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Testicular cancer

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Testicular cancer usually occurs in intact (i.e., not neutered) older male dogs, although it is also seen at an earlier age in dogs with an undescended testicle. In fact, this form of cancer occurs most commonly in undescended testicles - those that have never descended from the abdomen during development of the canine fetus. Dogs with this form of cancer tend to act normally, with the main signs of illness being an enlarged, shrunken, and/or misshapen testicle. Affected dogs can sometimes also develop prostate problems or, on rare occasions, hair loss due to excess secretion of sex hormones.  

A presumptive diagnosis of testicular cancer is based on physical palpation and ultrasonic examination, although biopsy of testicular tissue is necessary to make a definitive diagnosis.  Your veterinarian may also want to perform other tests (e.g., blood work or chest x-rays) to rule out problems such as infection, or to see if the tumor has metastasized to other tissues.

The treatment of choice is castration of both testicles, which cures most cases of testicular cancer. However, depending on the type of cancer involved, up to 20% of cases may have metastasized, which leads to a poorer prognosis and the need for chemotherapy. In the case of an undescended testicle, castration will require opening the abdomen to locate and remove the cancerous testicle.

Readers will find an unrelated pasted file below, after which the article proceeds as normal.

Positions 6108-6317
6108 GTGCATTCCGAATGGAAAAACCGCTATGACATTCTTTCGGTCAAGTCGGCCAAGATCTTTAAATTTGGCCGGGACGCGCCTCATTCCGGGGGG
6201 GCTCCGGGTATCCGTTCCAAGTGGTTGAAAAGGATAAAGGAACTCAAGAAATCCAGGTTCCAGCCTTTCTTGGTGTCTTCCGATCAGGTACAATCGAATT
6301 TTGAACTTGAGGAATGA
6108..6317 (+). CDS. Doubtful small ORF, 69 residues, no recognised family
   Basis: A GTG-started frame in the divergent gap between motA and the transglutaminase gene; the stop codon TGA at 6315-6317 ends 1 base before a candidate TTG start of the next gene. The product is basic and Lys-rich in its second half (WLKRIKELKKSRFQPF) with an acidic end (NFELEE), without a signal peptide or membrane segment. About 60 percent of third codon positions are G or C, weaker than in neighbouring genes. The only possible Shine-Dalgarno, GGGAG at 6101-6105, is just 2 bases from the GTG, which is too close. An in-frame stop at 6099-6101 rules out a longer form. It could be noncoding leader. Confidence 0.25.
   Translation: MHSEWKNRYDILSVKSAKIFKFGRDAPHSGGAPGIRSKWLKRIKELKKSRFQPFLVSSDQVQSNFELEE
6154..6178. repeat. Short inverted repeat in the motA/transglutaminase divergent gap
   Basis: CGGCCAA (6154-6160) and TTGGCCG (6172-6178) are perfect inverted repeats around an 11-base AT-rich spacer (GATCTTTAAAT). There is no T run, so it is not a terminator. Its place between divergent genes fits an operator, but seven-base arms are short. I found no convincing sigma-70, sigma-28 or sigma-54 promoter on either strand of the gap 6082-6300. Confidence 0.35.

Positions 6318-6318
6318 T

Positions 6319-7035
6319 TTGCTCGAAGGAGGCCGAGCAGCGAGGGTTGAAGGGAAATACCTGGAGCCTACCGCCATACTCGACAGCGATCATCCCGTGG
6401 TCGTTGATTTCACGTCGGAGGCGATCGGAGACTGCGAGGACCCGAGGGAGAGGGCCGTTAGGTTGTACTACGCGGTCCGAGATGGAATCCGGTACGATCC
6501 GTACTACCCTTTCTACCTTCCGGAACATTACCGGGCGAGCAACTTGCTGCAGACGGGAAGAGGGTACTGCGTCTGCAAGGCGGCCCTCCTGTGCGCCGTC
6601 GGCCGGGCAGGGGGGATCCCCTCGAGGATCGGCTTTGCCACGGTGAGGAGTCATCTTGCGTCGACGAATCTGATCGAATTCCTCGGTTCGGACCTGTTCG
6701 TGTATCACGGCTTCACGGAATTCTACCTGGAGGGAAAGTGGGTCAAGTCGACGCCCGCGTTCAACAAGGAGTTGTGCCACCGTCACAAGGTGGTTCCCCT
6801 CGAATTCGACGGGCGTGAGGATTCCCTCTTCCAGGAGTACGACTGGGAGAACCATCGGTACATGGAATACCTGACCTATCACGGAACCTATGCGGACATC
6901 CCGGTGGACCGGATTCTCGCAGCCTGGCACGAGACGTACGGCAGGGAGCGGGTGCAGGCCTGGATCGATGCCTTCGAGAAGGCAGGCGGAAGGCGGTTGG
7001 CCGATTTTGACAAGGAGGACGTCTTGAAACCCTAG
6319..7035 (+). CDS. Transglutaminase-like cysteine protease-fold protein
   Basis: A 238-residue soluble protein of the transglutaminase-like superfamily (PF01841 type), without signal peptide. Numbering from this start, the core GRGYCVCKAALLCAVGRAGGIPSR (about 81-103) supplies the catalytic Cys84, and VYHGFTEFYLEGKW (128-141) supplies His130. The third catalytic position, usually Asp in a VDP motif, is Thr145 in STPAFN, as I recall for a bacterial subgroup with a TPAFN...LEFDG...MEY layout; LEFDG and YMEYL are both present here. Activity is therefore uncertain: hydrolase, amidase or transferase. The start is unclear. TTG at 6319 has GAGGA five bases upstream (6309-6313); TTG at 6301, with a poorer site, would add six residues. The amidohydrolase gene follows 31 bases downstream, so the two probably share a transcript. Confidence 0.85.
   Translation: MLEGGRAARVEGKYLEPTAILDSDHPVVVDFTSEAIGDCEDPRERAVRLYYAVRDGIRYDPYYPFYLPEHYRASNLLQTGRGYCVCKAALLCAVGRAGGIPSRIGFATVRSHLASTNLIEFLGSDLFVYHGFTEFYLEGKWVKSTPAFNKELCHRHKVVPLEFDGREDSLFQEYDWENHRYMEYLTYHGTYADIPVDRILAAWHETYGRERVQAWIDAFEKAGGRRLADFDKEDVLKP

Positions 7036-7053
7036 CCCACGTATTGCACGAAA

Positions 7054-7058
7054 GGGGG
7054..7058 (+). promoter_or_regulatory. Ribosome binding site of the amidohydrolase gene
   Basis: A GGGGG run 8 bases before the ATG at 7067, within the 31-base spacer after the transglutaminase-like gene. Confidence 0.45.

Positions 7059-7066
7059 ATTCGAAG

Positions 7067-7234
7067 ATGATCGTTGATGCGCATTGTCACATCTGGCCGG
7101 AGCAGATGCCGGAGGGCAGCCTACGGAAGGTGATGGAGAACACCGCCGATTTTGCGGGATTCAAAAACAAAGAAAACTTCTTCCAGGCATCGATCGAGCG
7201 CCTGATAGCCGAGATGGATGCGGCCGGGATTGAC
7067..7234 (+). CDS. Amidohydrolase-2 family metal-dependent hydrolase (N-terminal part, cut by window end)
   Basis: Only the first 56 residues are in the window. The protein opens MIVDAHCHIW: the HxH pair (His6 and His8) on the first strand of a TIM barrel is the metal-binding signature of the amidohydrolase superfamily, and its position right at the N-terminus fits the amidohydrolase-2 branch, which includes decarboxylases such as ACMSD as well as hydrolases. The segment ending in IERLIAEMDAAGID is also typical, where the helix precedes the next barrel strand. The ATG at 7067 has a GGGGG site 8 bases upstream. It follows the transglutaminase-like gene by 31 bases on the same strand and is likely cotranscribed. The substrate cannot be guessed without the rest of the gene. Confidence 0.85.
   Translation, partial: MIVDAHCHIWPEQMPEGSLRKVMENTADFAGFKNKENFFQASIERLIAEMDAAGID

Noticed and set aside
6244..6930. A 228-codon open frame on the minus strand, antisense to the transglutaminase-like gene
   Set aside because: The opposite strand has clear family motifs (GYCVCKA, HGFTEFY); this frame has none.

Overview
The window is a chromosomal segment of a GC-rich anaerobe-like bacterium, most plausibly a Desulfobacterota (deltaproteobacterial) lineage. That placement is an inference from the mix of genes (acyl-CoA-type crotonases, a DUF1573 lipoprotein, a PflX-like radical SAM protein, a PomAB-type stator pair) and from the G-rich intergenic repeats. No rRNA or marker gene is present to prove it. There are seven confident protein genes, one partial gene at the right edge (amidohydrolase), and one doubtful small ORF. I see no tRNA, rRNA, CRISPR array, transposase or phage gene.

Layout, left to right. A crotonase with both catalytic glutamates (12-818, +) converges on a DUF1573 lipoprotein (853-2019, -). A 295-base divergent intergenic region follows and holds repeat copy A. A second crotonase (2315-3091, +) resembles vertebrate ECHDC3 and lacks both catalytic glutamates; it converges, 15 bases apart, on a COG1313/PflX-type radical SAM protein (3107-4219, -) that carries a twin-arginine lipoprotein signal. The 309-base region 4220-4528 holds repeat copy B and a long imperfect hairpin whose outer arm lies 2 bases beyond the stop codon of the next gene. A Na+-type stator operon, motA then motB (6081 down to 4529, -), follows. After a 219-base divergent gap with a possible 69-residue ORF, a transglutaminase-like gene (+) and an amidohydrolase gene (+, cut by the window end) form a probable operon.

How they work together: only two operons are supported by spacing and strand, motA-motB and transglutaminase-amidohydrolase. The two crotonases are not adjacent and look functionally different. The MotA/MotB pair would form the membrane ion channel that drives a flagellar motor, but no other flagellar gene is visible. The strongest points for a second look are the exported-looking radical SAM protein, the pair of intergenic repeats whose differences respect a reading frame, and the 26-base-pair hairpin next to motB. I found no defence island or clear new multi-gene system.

Testicular cancer is easily prevented by having your male pet neutered at a relatively early age.  Early neutering also substantially decreases the risk of prostate disease (including prostate cancer) in later life, as well as the desire to roam in search of females.  



What dogs are likely to develop testicular cancer?

Testicular cancer usually develops in older male dogs that have not been neutered. It is especially common in dogs with one or more undescended testicles.  

How is testicular cancer treated?

Treatment involves surgical removal of both testicles, which cures most cases.

How is this cancer prevented?

Testicular cancer is easily prevented by having male dogs castrated at an early age. Neutering provides other significant health benefits as well, including a greatly decreased risk of prostate disease in later life.

Credit: Written and reviewed by John A. Bukowski, DVM, MPH, Ph and Susan E. Aiello, DVM, ELS
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